The court vacated and remanded the case to the Ninth Circuit to apply the functional equivalent standard.

Looking Ahead


The court noted that, in the absence of a bright-line rule, it will be up to lower courts to provide further guidance through decisions (applying the functional equivalent standard and multi-factor test) in individual cases, which will help to further refine the standard. Shortly after handing down the ruling in County of Maui, the court also remanded a similar case to the Fourth Circuit, Kinder Morgan Energy Partners LP v. Upstate Forever, for application of the new “functional equivalent” test. In addition, the decision is expected to come into play in continuing coal ash pond litigation.

The court further opined that EPA could also assist by providing administrative guidance within statutory boundaries through individual permit approvals, promulgation of general permits or development of general rules. Of note, the County of Maui decision came just days after EPA and the Army Corps of Engineers published a new water jurisdiction rule, the Navigable Waters Protection Rule (the “NWPR”). The NWPR is the second step in the Trump administration’s plan to repeal and replace the 2015 “Clean Water Rule” defining “waters of the U.S.” The new rule narrowly defines navigable waters and is expected to be subject to a number of litigation challenges. The court’s middle-ground approach and rejection of EPA’s narrow reading of the CWA is expected to be used to bolster the challenges to the NWPR.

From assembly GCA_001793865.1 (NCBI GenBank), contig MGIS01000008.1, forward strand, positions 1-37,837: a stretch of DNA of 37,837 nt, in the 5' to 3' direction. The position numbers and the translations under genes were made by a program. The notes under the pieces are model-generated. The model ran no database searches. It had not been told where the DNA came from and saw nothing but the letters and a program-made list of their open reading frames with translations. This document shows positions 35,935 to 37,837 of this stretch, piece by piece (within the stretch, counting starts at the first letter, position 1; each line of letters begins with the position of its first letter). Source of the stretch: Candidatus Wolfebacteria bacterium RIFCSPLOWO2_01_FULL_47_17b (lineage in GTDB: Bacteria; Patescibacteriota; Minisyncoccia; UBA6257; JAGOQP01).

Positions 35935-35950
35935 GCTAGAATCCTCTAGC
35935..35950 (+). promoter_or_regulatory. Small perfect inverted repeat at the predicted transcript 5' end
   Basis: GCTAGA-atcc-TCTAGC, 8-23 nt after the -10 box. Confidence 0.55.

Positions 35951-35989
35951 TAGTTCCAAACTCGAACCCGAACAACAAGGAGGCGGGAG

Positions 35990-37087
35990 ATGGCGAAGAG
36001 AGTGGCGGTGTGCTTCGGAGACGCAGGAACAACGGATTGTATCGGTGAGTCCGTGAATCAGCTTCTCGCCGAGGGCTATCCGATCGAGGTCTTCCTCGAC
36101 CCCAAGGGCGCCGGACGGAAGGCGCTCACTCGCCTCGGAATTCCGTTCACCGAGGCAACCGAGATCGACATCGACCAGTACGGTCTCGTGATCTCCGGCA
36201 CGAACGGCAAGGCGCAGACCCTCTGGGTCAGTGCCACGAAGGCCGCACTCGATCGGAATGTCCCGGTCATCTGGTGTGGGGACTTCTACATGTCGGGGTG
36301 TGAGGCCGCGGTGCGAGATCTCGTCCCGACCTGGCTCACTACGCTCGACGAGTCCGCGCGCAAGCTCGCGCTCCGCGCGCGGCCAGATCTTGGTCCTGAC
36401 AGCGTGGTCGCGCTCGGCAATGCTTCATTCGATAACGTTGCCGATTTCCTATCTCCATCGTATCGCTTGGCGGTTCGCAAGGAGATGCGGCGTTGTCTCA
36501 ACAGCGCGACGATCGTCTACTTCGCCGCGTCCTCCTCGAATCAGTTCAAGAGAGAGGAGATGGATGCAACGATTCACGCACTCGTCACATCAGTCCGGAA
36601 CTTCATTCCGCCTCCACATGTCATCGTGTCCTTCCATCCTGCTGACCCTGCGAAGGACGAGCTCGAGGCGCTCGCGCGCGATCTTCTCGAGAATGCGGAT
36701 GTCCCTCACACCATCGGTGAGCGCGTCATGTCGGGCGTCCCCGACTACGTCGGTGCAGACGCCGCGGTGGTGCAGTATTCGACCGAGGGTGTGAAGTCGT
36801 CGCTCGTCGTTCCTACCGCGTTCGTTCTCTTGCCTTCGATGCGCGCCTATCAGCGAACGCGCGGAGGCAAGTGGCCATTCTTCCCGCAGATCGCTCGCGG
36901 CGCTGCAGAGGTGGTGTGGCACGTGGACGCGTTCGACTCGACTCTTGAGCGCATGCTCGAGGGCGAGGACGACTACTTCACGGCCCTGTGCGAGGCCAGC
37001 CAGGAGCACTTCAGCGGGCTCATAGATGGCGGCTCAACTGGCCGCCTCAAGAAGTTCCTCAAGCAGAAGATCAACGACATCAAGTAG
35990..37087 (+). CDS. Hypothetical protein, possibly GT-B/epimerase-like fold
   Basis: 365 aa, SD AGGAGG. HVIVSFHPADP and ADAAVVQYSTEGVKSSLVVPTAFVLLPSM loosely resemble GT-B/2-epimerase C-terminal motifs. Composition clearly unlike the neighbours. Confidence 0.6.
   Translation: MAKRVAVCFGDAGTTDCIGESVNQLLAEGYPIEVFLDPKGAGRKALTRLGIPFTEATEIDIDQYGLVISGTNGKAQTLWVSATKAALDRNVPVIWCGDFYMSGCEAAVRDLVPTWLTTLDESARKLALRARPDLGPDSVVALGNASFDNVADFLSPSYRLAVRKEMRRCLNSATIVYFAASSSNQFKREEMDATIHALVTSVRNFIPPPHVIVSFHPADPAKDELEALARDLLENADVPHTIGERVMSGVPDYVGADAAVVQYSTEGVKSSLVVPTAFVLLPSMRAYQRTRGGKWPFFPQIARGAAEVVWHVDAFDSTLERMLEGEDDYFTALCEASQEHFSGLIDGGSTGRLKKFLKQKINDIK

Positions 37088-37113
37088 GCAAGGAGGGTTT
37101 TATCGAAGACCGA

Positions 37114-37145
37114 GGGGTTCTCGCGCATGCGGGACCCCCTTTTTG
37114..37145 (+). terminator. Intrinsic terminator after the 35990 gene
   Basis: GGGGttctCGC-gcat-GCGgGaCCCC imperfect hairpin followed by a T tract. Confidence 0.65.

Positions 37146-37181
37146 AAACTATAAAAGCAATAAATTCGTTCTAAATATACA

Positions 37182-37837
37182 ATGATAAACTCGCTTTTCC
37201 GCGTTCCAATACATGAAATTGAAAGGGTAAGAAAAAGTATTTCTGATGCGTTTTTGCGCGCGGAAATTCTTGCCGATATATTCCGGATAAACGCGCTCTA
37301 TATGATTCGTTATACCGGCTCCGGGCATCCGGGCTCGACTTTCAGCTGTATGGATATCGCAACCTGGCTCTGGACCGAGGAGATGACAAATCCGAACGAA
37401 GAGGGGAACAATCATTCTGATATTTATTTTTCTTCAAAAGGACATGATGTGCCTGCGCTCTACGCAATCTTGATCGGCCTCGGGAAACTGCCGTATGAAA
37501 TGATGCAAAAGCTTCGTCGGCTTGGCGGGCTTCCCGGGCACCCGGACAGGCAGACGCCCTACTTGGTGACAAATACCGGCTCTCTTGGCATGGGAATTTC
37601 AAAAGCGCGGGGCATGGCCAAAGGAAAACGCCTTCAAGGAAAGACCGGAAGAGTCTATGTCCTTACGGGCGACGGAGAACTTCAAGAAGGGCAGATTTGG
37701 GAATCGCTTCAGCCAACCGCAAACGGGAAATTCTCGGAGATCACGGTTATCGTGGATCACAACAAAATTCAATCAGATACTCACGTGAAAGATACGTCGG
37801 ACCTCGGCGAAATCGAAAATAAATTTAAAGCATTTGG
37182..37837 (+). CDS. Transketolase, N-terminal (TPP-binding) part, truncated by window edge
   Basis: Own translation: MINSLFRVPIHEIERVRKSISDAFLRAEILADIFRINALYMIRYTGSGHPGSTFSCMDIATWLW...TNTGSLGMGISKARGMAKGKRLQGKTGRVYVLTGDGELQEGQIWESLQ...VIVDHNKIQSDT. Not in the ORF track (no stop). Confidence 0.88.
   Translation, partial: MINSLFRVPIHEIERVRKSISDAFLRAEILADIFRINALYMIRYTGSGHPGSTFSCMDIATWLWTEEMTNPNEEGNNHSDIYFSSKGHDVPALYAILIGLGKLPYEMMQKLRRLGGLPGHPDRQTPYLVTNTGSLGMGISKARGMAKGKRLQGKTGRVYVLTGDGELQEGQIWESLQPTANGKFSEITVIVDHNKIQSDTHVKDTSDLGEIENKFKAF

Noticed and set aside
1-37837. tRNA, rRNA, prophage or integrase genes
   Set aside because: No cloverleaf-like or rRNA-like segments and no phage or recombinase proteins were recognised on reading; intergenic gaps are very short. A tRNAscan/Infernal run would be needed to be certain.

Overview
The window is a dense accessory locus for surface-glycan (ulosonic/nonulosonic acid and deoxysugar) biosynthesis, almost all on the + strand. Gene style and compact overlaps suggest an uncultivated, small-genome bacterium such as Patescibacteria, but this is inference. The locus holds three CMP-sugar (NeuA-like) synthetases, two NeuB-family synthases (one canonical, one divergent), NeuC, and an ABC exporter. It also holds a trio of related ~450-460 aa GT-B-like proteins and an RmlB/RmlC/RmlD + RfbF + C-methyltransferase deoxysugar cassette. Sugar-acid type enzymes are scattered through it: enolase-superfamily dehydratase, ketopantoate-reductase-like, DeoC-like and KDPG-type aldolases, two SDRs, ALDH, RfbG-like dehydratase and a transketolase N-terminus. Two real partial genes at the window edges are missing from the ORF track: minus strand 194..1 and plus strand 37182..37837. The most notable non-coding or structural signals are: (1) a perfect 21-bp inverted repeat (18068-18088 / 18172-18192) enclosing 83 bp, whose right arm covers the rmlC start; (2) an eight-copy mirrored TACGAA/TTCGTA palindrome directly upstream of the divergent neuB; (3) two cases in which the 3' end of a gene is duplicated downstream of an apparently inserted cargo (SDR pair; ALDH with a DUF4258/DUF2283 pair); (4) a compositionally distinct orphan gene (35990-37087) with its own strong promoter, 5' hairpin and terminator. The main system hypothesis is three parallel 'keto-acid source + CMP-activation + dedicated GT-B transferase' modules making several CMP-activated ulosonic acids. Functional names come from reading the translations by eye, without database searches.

In the short term, determining which industry activities involving indirect discharges require permits may be less clear, but the middle ground struck by the court in County of Maui is not as likely to cause the upheaval that may have resulted if the court had completely sided with any particular party. It will be helpful to keep a close watch on the Ninth Circuit’s and other courts’ application of the new standard. Given the upcoming election season, it remains to be seen whether EPA will work to revise its Interpretative Statement, issue further guidance interpreting the decision or revisit recent rule-makings affected by the County of Maui decision.